1. Mason was tried for the malice murder of Joan Mason, but was convicted of voluntary manslaughter. He alleges his conviction was based on circumstantial evidence which was insufficient to exclude every other reasonable hypothesis but that of his guilt.
On appeals from guilty verdicts the presumption of innocence no longer prevails; the jury has determined the credibility of witnesses and has been convinced of the appellant's guilt beyond a reasonable doubt; and appellate courts review the evidence only to determine whether it is sufficient to support the finding of guilty. Ridley v. State, 236 Ga. 147
, 149 (223 SE2d 131
). Further, appellate courts review the evidence in a light most favorable to the jury's verdict (Watts v. State, 186 Ga. App. 358 (366 SE2d 849)
), and do not speculate about what evidence the jury chose to believe or disbelieve. Mills v. State, 137 Ga. App. 305
, 306 (223 SE2d 498
Although a conviction based on circumstantial evidence is authorized only if the "proved facts shall not only be consistent with the hypothesis of guilt, but shall exclude every other reasonable hypothesis save that of the guilt of the accused" (OCGA 24-4-6
), if the evidence meets this test, circumstantial evidence is as probative as direct evidence. Christmas v. State, 171 Ga. App. 4
, 7 (318 SE2d 682
). "Whether this burden has been met is a question for the jury." Doe v. State, 189 Ga. App. 793
, 795 (377 SE2d 546
When the jury is authorized to find the evidence, though circumstantial, was sufficient to exclude every reasonable hypothesis except the defendant's guilt, the verdict will not be disturbed unless the verdict is insupportable as a matter of law. Pattillo v. State, 250 Ga. 510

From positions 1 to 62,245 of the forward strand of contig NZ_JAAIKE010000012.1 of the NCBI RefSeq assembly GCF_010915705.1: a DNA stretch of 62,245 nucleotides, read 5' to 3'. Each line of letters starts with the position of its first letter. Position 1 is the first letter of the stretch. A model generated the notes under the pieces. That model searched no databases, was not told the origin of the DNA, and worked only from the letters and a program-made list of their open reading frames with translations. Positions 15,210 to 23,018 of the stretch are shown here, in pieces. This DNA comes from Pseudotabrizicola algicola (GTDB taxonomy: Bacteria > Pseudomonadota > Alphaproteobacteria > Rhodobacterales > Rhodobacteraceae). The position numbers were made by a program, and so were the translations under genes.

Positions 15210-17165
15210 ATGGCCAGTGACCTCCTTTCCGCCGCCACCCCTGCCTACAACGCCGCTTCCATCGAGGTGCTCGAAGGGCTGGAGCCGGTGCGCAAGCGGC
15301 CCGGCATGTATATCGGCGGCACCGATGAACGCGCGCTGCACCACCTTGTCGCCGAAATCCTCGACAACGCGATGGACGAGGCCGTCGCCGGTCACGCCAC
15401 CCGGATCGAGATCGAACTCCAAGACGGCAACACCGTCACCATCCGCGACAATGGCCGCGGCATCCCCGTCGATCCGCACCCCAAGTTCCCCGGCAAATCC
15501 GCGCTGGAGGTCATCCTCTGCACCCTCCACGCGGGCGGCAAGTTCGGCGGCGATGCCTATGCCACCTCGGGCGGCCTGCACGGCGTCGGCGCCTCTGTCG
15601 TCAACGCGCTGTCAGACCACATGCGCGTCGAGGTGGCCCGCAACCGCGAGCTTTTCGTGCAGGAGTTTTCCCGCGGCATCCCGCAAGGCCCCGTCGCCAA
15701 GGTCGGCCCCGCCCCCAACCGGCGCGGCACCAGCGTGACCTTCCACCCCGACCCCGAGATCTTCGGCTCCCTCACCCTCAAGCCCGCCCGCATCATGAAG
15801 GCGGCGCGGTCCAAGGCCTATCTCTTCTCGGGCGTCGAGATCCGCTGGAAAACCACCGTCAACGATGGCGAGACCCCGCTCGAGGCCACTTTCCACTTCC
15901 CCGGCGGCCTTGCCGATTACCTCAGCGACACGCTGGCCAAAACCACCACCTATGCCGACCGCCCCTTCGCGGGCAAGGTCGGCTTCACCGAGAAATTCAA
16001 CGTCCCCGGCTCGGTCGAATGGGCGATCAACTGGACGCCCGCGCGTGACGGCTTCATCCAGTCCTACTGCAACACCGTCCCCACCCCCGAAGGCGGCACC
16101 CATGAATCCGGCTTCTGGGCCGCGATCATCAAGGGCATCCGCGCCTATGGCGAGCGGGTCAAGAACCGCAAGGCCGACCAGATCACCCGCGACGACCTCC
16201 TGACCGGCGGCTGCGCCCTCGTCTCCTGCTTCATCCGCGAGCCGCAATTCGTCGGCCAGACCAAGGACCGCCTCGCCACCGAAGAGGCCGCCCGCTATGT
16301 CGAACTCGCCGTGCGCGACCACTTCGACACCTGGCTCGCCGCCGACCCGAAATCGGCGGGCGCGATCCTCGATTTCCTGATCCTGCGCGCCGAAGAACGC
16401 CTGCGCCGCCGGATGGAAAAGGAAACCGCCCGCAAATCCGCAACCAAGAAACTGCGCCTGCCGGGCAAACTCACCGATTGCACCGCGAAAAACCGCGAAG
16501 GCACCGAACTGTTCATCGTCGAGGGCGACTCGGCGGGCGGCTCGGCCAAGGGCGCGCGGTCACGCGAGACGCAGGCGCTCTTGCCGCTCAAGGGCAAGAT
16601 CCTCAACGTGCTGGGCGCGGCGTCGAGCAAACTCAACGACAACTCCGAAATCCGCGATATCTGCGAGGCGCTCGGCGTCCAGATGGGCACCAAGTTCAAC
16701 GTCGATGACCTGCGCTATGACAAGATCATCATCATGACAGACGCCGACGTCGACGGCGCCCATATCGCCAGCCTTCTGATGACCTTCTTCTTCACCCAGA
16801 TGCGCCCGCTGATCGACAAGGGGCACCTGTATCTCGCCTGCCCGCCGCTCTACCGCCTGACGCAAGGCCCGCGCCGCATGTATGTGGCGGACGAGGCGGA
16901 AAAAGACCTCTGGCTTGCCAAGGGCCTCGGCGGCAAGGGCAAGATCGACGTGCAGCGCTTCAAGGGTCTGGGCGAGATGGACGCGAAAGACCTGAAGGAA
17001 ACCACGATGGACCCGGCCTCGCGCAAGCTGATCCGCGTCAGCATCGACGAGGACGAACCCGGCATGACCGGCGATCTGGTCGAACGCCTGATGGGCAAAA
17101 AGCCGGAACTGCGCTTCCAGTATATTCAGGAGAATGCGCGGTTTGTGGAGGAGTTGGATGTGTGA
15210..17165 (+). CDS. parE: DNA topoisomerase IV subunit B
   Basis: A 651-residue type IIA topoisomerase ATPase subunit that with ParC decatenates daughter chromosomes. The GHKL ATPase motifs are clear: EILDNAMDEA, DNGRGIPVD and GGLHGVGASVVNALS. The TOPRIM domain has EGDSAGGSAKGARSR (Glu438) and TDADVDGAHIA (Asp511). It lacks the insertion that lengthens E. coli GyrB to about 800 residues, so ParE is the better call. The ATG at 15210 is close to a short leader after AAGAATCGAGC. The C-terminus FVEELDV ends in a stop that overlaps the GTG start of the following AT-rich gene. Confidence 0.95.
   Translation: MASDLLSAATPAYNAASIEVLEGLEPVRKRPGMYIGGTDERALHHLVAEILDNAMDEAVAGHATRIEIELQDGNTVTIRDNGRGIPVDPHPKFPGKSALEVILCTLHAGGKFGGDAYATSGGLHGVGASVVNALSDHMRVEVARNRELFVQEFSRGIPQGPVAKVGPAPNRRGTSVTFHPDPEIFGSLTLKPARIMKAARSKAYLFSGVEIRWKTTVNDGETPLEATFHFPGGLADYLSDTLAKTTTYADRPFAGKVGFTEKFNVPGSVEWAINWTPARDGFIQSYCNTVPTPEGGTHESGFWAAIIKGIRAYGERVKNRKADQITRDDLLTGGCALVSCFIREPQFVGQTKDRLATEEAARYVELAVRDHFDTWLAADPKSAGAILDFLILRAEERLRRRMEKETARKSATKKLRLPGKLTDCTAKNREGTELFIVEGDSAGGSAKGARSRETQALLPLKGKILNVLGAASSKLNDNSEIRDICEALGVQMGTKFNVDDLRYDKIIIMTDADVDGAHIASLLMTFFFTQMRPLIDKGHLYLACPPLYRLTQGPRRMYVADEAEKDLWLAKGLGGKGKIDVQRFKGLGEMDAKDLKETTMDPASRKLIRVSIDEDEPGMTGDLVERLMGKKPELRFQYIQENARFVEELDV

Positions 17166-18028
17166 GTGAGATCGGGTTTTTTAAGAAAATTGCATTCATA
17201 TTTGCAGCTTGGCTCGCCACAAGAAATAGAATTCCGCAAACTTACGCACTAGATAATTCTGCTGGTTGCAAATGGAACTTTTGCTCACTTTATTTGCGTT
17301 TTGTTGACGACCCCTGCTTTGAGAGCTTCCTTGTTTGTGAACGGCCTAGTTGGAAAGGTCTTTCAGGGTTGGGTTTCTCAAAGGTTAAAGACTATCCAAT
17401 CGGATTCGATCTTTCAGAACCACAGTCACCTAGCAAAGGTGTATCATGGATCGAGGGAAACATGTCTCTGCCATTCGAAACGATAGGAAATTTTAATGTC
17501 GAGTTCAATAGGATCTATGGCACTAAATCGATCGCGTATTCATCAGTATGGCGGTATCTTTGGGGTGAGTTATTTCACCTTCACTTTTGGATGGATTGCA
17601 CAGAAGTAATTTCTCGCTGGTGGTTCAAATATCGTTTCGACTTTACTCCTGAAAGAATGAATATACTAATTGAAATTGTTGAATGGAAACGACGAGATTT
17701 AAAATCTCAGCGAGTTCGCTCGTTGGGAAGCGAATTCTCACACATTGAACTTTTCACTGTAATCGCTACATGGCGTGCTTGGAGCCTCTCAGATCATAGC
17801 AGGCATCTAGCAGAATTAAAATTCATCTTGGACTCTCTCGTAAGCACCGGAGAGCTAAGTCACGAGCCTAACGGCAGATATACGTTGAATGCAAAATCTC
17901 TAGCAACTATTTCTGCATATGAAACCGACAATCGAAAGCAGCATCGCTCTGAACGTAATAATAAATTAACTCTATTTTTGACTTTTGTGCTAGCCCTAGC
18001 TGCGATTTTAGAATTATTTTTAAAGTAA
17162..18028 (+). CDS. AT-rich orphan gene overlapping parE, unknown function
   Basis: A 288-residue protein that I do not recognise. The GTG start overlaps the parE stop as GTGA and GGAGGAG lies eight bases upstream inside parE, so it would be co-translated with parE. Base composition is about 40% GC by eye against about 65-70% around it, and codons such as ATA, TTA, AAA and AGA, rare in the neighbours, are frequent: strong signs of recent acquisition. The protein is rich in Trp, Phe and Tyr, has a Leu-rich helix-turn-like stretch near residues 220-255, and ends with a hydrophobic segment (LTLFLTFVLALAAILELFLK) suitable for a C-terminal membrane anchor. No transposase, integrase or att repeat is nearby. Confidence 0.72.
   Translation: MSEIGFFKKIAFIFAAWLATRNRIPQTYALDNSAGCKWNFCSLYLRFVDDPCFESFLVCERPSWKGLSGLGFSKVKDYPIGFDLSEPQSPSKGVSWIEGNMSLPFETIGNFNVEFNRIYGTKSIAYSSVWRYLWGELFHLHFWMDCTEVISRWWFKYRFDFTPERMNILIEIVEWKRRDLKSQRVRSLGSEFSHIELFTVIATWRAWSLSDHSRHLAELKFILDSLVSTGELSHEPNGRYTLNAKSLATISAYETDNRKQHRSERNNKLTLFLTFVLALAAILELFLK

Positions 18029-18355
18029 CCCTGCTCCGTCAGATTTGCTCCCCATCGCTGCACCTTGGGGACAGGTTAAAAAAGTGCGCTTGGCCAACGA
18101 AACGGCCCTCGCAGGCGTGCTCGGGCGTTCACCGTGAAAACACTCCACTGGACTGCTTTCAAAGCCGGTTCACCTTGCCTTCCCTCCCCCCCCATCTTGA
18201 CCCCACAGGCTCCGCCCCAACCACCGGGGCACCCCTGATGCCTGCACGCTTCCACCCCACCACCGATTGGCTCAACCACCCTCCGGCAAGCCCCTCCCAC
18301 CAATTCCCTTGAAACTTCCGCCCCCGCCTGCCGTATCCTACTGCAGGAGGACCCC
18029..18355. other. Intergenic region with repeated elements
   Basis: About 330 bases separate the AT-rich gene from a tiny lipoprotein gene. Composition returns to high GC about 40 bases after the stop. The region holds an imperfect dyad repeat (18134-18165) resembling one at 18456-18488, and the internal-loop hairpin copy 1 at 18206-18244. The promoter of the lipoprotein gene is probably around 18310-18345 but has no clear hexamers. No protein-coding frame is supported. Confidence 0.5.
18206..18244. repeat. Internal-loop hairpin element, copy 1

, 512 (299 SE2d 710
); Jones v. State, 165 Ga. App. 36
, 38 (299 SE2d 576
). Viewing the evidence in this appeal in a light most favorable to the verdict shows the jury was authorized to conclude that the victim had visited Mason's home contrary to his instructions; when Mason learned of this he got mad and left; Mason told investigators and others he took the victim to the Atlanta airport and they spent the night in a certain motel, but the records of the motel showed Mason did not stay there as he alleged; Mason told people he had borrowed money for the victim's trip, but the evidence showed the money was borrowed after Mason allegedly took his wife to Atlanta; the victim did not tell her daughters she was leaving on a trip; Mason never called the victim's parents' home to find out if she ever arrived there at any time after she allegedly left; Mason told the sheriff he would send legal papers to the victim, but never called where she was allegedly staying to deliver the papers; Mason never reported the victim as missing to any law enforcement agency; after Mason knew the victim was not with her parents, he told investigators she was there; Mason changed the electric company account from the victim's name to his after she supposedly left on the trip; Mason's brother told a witness that he had buried the victim's body for Mason; before the discovery of the victim's body Mason told another witness he had killed one person and gotten away with it; Mason lied about speaking with the victim long after expert testimony established the approximate date of her death; Mason gave various accounts for the victim's absence which conflicted with the fact of her death; and the forensic pathologist testified that the victim had been buried for about one year when the body was found and the victim's body showed signs she had been manually strangled and had received a skull fracture near the time of death.
Although some of the State's witnesses at trial recanted some of the statements attributed to them, the jury was not required to believe their trial testimony. In particular, Mason's brother's testimony was not inconsistent with Mason's guilt.
We conclude that from this evidence the jury rationally could have found that every reasonable hypothesis was excluded except that Mason was guilty of the voluntary manslaughter of the victim. Although the circumstantial evidence must exclude every other reasonable hypothesis save Mason's guilt, it need not exclude every inference or hypothesis. Smith v. State, 257 Ga. 381